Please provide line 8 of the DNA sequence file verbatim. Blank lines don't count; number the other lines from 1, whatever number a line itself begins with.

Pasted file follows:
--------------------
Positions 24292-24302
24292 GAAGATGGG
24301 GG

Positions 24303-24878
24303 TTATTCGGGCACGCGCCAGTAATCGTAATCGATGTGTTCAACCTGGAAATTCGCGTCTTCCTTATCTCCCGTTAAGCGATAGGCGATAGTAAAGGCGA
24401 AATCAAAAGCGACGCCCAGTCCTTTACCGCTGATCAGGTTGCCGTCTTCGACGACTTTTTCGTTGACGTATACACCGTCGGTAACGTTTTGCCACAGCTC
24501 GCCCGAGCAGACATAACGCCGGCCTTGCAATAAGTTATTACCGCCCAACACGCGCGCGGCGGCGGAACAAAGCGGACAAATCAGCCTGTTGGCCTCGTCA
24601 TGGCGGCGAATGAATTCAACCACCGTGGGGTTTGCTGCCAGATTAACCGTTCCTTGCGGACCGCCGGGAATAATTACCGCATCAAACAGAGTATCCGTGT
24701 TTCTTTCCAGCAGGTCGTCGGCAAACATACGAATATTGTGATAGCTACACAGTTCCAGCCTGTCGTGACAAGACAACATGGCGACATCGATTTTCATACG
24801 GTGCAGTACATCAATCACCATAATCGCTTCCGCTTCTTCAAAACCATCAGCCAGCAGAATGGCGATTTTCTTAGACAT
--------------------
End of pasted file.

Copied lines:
24601 TGGCGGCGAATGAATTCAACCACCGTGGGGTTTGCTGCCAGATTAACCGTTCCTTGCGGACCGCCGGGAATAATTACCGCATCAAACAGAGTATCCGTGT